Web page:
The incident took place in August at a clinic in Motala in central Sweden in connection with a procedure to remove a polyp from the intestine of a man in his mid-sixties.
After the growth had been removed, doctors began to perform an electrocautery, a procedure in which the edges around where the polyp was located were burned to prevent any bleeding and to ensure the growth was fully removed.
“Suddenly, there was a powerful blast in the room and the patient felt pain in his stomach,” doctors wrote in their report of the incident.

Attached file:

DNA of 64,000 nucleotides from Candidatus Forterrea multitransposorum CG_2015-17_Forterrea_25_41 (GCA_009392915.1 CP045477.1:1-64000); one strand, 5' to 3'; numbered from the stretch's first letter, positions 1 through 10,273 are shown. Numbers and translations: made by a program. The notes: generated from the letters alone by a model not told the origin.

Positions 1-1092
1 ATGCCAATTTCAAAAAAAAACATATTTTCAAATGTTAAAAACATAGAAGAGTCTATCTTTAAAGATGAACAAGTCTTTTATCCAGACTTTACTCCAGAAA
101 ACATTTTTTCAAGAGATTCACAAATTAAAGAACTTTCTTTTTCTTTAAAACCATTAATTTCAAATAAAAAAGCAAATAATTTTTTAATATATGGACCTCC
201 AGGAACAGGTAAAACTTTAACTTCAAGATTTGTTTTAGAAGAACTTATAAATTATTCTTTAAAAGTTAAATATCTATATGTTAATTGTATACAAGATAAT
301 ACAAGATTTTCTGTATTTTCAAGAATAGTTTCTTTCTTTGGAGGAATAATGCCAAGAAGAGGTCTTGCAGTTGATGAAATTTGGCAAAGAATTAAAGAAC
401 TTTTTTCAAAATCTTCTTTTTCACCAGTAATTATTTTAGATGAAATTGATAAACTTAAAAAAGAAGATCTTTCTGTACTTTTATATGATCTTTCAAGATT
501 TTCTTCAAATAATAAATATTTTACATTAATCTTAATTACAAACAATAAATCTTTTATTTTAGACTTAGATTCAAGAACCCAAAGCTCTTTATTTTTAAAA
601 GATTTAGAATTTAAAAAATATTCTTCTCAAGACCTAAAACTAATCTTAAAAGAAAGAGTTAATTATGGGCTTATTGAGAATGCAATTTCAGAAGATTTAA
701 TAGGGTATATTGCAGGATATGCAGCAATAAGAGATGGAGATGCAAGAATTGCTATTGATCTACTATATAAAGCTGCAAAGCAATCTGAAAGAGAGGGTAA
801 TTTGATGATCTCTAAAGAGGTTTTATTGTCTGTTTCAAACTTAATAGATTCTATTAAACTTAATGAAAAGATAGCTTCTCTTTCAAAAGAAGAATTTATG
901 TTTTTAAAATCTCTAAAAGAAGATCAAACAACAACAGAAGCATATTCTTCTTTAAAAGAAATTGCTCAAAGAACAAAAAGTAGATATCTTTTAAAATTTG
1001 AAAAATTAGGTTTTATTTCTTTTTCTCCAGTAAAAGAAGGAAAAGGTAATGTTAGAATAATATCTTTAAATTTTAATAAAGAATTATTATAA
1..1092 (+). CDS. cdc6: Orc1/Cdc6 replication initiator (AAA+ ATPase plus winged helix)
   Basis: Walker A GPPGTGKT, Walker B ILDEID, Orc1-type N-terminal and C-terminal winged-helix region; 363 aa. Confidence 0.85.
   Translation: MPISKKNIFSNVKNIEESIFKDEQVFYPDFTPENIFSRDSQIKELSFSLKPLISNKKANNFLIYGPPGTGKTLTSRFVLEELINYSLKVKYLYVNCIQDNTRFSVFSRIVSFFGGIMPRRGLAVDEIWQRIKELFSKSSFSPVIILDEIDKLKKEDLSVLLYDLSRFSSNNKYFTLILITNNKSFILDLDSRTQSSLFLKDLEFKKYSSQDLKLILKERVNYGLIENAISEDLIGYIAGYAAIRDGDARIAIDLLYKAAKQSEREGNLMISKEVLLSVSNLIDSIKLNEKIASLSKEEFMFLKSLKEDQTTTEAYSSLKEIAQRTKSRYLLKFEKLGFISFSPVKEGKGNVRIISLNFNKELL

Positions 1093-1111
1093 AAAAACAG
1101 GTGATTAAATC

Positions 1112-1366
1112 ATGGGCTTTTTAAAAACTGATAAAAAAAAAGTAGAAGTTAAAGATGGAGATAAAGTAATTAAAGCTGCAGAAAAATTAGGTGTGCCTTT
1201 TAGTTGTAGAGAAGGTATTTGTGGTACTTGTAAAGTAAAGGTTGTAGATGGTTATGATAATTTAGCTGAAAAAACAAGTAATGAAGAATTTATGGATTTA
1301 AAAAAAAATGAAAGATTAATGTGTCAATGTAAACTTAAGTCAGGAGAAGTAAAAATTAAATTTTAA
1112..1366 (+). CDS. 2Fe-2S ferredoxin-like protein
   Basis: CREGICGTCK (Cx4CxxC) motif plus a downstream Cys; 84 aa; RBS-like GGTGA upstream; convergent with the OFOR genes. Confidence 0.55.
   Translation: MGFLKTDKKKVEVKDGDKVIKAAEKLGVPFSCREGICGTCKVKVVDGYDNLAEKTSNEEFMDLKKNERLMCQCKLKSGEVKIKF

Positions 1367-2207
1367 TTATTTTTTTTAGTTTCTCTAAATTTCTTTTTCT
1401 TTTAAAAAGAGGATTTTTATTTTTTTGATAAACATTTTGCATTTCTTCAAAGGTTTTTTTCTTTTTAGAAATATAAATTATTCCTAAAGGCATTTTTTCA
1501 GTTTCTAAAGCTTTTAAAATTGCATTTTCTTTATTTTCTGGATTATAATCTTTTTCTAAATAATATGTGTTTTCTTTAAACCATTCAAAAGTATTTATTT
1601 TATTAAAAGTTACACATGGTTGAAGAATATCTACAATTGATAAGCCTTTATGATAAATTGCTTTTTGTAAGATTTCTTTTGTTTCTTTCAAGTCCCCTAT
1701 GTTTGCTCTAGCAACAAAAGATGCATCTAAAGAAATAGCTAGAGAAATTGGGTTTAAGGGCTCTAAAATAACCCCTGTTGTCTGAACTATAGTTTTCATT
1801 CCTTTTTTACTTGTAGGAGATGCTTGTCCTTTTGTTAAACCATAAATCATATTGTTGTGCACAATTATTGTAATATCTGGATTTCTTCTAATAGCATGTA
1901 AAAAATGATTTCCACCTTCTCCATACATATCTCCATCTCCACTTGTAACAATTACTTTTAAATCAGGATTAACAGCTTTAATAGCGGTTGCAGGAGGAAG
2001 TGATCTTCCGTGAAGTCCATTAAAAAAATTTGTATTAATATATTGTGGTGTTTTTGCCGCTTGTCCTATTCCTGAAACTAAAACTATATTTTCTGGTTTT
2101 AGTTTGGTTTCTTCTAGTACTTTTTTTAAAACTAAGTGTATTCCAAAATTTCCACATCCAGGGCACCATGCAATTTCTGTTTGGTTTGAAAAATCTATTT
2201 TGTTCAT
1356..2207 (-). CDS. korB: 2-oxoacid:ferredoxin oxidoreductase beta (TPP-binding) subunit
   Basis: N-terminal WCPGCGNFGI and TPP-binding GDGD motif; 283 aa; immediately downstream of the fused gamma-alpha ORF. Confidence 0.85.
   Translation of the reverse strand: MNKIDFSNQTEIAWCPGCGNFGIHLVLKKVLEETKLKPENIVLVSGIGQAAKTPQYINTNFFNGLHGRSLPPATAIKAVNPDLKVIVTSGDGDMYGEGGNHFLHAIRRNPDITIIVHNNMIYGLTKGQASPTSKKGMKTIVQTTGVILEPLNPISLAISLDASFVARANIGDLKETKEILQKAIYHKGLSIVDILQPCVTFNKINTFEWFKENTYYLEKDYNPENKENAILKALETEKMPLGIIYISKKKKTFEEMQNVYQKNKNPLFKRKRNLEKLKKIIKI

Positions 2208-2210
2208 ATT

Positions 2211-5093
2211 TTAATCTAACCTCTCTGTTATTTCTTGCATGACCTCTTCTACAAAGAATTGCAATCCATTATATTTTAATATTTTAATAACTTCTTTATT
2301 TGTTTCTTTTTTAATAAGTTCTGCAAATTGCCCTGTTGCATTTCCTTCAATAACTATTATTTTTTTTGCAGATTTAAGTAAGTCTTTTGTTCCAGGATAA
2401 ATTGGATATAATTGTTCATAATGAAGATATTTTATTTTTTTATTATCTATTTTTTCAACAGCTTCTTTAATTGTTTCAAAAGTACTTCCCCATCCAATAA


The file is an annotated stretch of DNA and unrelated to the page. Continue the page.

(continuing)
“The patient turned pale and his head began to nod.”
The procedure was halted immediately, and a subsequent x-ray examination revealed small gas bubbles had built up in the fatty tissues at the base of his large intestine.
The startled doctors also contacted the supplier of the equipment used in the procedure, and were told that the explosion was likely caused by a rare complication stemming from a buildup of methane gas in the intestine.
After staying in hospital overnight for observation, the patient was released the following day without any further complications from the blast of colonic gas.
In hopes of avoiding a repeat of the incident during future procedures, doctors plan to use carbon dioxide rather than regular air in order to “avoid the risk of an explosion due to methane gas”.